A stent is a tiny tube placed into a hollow structure in your body. This structure can be an artery, a vein, or another structure, such as the tube that carries urine (ureter). The stent holds the structure open.
When a stent is placed into the body, the procedure is called stenting. There are different kinds of stents. Most are made of a metal or plastic mesh-like material. However, stent grafts are made of fabric. They are used in larger arteries.
A coronary artery stent is a small, self-expanding, metal mesh tube. It is placed inside a coronary artery after balloon angioplasty. This stent prevents the artery from re-closing.
A drug-eluting stent is coated with a medicine. This medicine helps further prevent the arteries from re-closing. Like other coronary artery stents, it is left permanently in the artery.
Why the Procedure is Performed
Most of the time, stents are used when arteries become narrow or blocked.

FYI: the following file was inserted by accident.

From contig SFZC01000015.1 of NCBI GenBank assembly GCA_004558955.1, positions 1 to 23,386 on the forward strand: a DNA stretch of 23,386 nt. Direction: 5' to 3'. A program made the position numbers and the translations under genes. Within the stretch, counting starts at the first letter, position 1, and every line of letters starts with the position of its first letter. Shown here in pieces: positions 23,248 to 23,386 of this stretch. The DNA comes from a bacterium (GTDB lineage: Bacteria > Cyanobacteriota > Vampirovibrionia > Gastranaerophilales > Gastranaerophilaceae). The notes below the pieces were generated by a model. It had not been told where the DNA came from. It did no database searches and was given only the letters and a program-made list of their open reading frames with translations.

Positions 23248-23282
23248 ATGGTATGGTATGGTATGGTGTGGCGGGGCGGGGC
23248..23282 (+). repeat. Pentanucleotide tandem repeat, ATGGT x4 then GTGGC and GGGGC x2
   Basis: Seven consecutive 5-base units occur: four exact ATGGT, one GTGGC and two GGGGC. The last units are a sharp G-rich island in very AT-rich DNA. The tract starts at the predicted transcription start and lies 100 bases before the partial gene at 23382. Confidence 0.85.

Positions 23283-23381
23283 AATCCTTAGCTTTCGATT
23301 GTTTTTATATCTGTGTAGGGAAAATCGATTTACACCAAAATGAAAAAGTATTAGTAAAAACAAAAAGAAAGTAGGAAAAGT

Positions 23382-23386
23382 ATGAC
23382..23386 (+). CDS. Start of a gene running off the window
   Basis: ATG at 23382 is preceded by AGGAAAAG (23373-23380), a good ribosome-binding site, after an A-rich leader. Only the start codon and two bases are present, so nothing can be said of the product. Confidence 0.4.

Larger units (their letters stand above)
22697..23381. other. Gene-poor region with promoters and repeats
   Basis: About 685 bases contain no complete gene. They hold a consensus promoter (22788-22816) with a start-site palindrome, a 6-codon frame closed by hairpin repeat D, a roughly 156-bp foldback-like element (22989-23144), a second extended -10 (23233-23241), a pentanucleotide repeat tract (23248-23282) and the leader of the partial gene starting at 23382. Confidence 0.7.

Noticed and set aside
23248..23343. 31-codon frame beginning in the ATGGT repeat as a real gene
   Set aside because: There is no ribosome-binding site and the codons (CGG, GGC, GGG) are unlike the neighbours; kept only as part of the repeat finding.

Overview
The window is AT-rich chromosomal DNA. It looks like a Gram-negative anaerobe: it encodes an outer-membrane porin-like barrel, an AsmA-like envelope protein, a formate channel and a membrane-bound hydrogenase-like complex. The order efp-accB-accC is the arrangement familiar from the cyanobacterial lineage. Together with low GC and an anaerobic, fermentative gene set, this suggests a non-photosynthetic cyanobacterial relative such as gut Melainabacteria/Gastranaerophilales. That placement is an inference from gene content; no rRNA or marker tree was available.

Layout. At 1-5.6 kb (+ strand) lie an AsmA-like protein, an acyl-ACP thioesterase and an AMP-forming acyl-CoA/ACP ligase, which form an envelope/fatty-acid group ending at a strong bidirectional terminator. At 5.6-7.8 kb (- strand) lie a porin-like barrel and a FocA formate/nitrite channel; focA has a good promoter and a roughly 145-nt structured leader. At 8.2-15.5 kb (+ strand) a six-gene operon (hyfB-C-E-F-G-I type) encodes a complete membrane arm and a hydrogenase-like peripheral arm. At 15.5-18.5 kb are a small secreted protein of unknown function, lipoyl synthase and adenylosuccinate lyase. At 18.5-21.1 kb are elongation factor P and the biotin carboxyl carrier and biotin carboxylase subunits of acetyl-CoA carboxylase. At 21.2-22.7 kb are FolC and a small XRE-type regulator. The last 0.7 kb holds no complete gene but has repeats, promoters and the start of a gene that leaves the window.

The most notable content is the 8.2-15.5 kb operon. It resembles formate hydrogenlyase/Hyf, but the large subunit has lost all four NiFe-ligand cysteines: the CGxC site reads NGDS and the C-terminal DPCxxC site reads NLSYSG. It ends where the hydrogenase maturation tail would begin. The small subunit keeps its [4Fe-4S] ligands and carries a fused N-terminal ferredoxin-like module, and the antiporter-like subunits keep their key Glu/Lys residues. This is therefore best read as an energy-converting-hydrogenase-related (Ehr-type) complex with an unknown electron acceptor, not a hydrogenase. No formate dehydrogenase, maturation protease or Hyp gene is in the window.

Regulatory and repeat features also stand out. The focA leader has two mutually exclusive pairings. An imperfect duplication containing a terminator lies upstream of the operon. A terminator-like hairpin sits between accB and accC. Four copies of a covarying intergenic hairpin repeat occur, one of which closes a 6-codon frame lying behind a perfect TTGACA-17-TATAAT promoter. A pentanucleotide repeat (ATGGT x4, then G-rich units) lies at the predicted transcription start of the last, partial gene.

Stents are commonly used to treat the following conditions that result from blocked or damaged blood vessels:
- Coronary heart disease (CHD) (angioplasty and stent placement - heart)
- Peripheral artery disease (angioplasty and stent replacement - peripheral arteries)
- Renal artery stenosis
- Abdominal aortic aneurysm (aortic aneurysm repair - endovascular)
- Carotid artery disease (carotid artery surgery)
Other reasons to use stents include:
Drug-eluting stents; Urinary or ureteral stents; Coronary stents
- Angioplasty and stent - heart - discharge
- Angioplasty and stent placement - carotid artery - discharge
- Angioplasty and stent placement - peripheral arteries - discharge
- Aortic aneurysm repair - endovascular - discharge
- Cardiac catheterization - discharge
- Carotid artery surgery - discharge
- Percutaneous urinary procedures - discharge
- Peripheral artery bypass - leg - discharge
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Review Date 5/10/2022
Updated by: Deepak Sudheendra, MD, MHCI, RPVI, FSIR, Founder and CEO, 360 Vascular Institute, with an expertise in Vascular Interventional Radiology & Surgical Critical Care, Columbus, OH. Review provided by VeriMed Healthcare Network. Also reviewed by David C. Dugdale, MD, Medical Director, Brenda Conaway, Editorial Director, and the A.D.A.M. Editorial team.